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Updated: February 01, 2022

A very early example of a raygun is the Heat-Ray featured in H. G. Wells' novel The War of the Worlds (1898). Science fiction during the 1920s described death rays. Early science fiction often described or depicted ray gun beams making bright light and loud noise like lightning or large electric arcs.

According to The Encyclopedia of Science Fiction, the word "ray gun" was first used by Victor Rousseau in 1917, in a passage from The Messiah of the Cylinder:

All is not going well, Arnold: the ray-rods are emptying fast, and our attack upon the lower level of the wing has failed. Sanson has placed a ray-gun there. All depends on the air-scouts, and we must hold our positions until the battle-planes arrive.

The variant "ray projector" was used by John W. Campbell in The Black Star Passes in 1930. Related terms "disintegrator ray" dates to 1898 in Garrett P. Serviss' Edison's Conquest of Mars; "blaster" dates to 1925 in Nictzin Dyalhis' story "When the Green Star Waned;" and "needle ray" and "needler" date to 1934 in E.E. Smith's The Skylark of Valeron.

Ray guns were so common on magazine covers during the Golden Age of Science Fiction that Campbell's Astounding was unusual for not depicting them. The term "ray gun" had already become cliché by the 1940s, in part due to association with the comic strips (and later film serials) Buck Rogers and Flash Gordon. Soon after the invention of lasers during 1960, such devices became briefly fashionable as a directed-energy weapon for science fiction stories. For instance, characters of the Lost in Space TV series (1965–1968) and of the Star Trek pilot episode "The Cage" (1964) carried handheld laser weapons.

By the late 1960s and 1970s, as the laser's limits as a weapon became evident, ray guns were dubbed "phasers" (for Star Trek), "blasters" (Star Wars), "pulse rifles", "plasma rifles", and so forth.

In his book Physics of the Impossible, Michio Kaku used gamma ray bursts as an evidence to illustrate that extremely powerful ray guns like the one used to destroy a planet on Death Star in the Star Wars franchise do not violate known physical laws and theories. He further analyses the problem of ray guns' power sources.


Ray guns as described by science fiction do not have the disadvantages that have, so far, made directed-energy weapons largely impractical as weapons in real life, needing a suspension of disbelief by a technologically educated audience: Ray guns draw seemingly limitless power from often unspecified sources. In contrast to their real-world counterparts, the batteries or power packs of even handheld weapons are minute, durable, and do not seem to need frequent recharging. Ray guns in movies are often shown as shooting discrete pulses of energy visible from off-axis, traveling slowly enough for people to see them emerge, or even for the target to evade them, although real-life laser light is invisible from off-axis and travels at the speed of light. This effect could sometimes be attributed to the beam heating atmosphere that it was passing through. A possible evasion tactic is dodging the firing axis of the gun, theorized in the early story of Mobile Suit Gundam by the character Char Aznable when he first encountered the series protagonist's machine's beam rifle and seemingly dodging it without any difficulty.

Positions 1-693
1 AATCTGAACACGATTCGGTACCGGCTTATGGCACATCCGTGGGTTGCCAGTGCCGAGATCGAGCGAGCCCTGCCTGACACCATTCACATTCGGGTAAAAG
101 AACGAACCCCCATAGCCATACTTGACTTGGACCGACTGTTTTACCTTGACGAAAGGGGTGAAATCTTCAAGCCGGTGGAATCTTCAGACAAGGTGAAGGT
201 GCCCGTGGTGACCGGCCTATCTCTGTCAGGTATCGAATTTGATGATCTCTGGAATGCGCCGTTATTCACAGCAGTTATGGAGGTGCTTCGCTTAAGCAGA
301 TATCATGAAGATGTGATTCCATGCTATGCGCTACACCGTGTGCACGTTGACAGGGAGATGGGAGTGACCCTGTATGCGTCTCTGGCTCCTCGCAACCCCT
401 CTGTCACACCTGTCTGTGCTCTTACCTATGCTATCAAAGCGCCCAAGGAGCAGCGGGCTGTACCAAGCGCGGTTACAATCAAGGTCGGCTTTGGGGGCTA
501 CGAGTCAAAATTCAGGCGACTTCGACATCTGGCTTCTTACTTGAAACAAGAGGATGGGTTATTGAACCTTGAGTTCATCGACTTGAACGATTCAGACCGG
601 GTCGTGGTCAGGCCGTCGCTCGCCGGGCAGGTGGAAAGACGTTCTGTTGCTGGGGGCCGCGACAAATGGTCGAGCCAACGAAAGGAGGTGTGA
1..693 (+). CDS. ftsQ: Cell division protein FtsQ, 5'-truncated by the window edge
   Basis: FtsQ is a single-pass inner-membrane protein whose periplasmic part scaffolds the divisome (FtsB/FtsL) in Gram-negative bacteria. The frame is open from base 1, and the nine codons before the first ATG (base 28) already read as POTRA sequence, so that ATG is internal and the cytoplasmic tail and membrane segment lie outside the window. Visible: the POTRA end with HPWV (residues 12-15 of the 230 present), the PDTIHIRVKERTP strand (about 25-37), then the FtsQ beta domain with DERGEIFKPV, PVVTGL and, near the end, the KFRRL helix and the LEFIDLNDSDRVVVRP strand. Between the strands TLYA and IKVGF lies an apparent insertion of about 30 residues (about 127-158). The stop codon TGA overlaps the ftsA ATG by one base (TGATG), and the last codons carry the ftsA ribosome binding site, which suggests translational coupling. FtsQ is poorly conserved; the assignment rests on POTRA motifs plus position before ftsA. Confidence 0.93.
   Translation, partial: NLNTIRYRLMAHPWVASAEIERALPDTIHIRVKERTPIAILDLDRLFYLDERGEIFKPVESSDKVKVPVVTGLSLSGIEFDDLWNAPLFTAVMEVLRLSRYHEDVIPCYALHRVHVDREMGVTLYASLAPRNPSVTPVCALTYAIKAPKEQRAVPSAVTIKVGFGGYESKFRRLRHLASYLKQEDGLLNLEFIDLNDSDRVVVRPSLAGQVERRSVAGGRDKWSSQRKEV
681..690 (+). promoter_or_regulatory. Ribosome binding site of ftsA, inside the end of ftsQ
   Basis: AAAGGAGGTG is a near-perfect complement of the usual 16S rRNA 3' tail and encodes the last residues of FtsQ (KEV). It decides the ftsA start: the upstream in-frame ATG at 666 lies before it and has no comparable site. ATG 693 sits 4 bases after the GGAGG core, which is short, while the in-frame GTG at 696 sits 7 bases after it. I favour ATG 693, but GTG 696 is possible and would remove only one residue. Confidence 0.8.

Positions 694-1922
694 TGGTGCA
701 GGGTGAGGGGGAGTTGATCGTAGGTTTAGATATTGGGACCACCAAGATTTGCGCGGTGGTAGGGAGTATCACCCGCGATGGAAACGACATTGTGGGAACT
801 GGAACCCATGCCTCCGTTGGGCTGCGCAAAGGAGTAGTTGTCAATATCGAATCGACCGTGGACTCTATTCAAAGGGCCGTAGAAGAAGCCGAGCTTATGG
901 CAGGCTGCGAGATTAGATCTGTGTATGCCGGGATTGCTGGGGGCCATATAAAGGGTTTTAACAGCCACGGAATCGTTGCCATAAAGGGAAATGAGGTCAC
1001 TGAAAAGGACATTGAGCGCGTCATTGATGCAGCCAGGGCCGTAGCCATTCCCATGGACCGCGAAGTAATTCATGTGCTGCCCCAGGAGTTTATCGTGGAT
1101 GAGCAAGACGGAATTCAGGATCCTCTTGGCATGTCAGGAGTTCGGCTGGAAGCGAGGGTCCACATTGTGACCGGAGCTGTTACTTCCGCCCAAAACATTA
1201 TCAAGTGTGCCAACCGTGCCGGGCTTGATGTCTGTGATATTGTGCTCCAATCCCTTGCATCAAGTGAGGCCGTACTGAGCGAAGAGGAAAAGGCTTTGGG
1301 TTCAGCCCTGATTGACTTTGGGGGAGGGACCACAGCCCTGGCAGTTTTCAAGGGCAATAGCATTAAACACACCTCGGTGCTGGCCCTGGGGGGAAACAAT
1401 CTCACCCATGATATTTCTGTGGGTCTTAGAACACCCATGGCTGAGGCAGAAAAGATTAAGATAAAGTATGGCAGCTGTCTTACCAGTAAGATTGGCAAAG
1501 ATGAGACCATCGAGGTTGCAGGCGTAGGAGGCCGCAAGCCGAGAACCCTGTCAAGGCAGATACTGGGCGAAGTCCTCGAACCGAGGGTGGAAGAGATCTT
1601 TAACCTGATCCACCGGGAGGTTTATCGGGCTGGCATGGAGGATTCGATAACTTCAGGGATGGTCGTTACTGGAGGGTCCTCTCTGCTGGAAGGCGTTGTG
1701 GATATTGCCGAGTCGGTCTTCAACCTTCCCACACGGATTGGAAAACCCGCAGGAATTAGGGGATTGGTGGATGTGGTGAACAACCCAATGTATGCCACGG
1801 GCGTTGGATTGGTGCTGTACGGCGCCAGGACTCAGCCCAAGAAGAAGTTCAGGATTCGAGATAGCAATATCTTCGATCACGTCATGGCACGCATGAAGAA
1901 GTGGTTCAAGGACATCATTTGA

Some of the effects are what would be expected from a powerful directed-energy beam if it could be generated in reality: Ray guns are often shown as transmitting heat, as with Wells' heat rays. Ray guns may be used to cut through hard materials like a blowtorch.

But sometimes not: In movies, rays are often depicted as having effect instantaneously, with a touch of the beam sufficing for the intended purpose. Ray gun victims are generally killed instantaneously, often as in the Star Wars films – without showing visible wounds or even holes in their clothing.

Some rayguns cause their targets to disappear ("de-materialize", disintegrate, vaporize or evaporate) entirely, personal equipment and all.

Visible barrel recoil. This would only happen if the momentum of the beam were comparable to that of a bullet shot from a gun.

A wide range of non-lethal functions as determined by the requirements of the story: for instance, they may stun, paralyze or knock down a target, much like modern electroshock weapons. Occasionally the rays may have other effects, such as the "freeze rays" in the TV series Batman (1966–1968) and Underdog (1964–1970). Many of the more implausible functions are almost farcical and include ray guns that age or de-age people (various cartoons); shrink rays (Fantastic Voyage, Honey, I Shrunk the Kids), and a "dehydration ray" (Megamind).

Ultimately, ray guns have whatever properties are required for their dramatic purpose. They bear little resemblance to real-world directed-energy weapons, even if they are given the names of existing technologies such as lasers, masers, or particle beams. This can be compared with real-type firearms as commonly depicted by action movies, as tending infallibly to hit whatever they are aimed at (when wielded by the heroes) and seldom depleting their ammunition.

Ray guns by their various names have various sizes and forms: pistol-like; two-handed (often called a rifle); mounted on a vehicle; artillery-sized mounted on a spaceship or space base or asteroid or planet.

Ray guns have a great variety of shapes and sizes, according to the imagination of the story writers or movie prop makers. Most pistol rayguns have a conventional grip and trigger, but some (e.g. Star Trek: The Next Generation phasers) do not. Sometimes the end of the barrel expands into a shield, as if to protect the user from back-flash from the emitted beam.

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